Here we have a trio of words that sound the same (at least in American English) but mean very different things: medal, meddle, and mettle.
A medal is a disc made of metal with an inscription or image. It is generally used as an award or a commemoration of an event:
Maplewood Officers Receive Medal Of Valor
Special Olympics duo wins gold medal in golf
To meddle is to interfere with someone or something:
Belarus will not let any other country meddle in its December presidential election.
Politicians meddle with existing taxation arrangements at their peril.
Finally, mettle is a quality or qualities that help a person in a difficult situation. Those qualities might include courage, ardor, and stamina:
Madison native tests his mettle in "Hell's Kitchen"
Test of mettle: How the Steelers can win without Roethlisberger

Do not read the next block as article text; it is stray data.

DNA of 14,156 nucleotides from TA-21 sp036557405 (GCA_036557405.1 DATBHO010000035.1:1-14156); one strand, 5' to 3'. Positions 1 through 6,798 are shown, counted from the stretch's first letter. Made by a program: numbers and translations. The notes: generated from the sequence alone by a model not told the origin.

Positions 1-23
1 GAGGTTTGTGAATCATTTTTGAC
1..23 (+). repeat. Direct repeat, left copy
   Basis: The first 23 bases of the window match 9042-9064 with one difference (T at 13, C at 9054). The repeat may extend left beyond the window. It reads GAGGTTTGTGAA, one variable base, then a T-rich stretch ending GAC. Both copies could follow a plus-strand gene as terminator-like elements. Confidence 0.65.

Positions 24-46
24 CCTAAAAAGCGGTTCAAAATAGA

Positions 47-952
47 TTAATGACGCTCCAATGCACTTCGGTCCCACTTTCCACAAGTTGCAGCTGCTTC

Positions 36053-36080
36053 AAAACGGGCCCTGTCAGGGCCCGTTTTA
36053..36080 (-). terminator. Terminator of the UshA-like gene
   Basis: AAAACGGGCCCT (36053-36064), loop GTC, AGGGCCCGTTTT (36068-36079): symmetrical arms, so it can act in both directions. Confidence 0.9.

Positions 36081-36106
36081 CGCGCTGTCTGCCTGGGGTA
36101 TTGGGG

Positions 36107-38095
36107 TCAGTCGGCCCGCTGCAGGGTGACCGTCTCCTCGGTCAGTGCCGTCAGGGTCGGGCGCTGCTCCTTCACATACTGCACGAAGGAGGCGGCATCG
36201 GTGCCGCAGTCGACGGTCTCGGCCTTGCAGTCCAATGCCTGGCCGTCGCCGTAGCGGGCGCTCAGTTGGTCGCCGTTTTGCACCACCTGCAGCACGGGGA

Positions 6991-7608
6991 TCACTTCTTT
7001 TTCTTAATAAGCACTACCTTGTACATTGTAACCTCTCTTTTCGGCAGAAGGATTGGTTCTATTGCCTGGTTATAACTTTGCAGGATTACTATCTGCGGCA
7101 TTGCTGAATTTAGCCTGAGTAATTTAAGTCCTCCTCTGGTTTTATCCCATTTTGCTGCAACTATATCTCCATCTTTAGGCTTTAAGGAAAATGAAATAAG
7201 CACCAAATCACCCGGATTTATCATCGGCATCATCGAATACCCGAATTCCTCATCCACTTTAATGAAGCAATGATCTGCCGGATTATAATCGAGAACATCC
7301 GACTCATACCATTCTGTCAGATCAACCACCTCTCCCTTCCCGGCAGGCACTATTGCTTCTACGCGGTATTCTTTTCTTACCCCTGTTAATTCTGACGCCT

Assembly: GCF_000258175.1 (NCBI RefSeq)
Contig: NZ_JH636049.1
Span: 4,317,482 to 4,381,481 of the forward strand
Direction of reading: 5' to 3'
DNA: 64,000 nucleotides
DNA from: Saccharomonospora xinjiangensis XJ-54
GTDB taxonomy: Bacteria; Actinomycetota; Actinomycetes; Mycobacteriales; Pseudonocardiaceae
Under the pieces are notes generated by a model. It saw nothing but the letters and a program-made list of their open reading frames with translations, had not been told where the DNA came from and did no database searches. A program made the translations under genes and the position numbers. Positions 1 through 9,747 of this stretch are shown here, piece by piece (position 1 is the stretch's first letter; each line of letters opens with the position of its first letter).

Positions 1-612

If you don't speak American English, you might be wondering why mettle makes this list. In American English, when a t appears in an unstressed syllable between two vowels—or between a vowel and an l, as is the case here—that t is said with a flap of the tongue similar to how we say d. Linguists call it a "medial flap." The same thing happens in betting, metal, noted, writing and many other words.
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A medal is an award for some contest or achievement. You might win a medal for coming in third place at the cupcake baking championship. Continue reading...
To meddle is to interfere. You can meddle in someone else's affairs, and you can meddle with someone else's things. Either way, you’re messing with someone else’s stuff and she probably doesn’t like it. Continue reading...
Mettle is the courage to carry on. If someone wants to "test your mettle," they want to see if you have the heart to follow through when the going gets tough. Continue reading...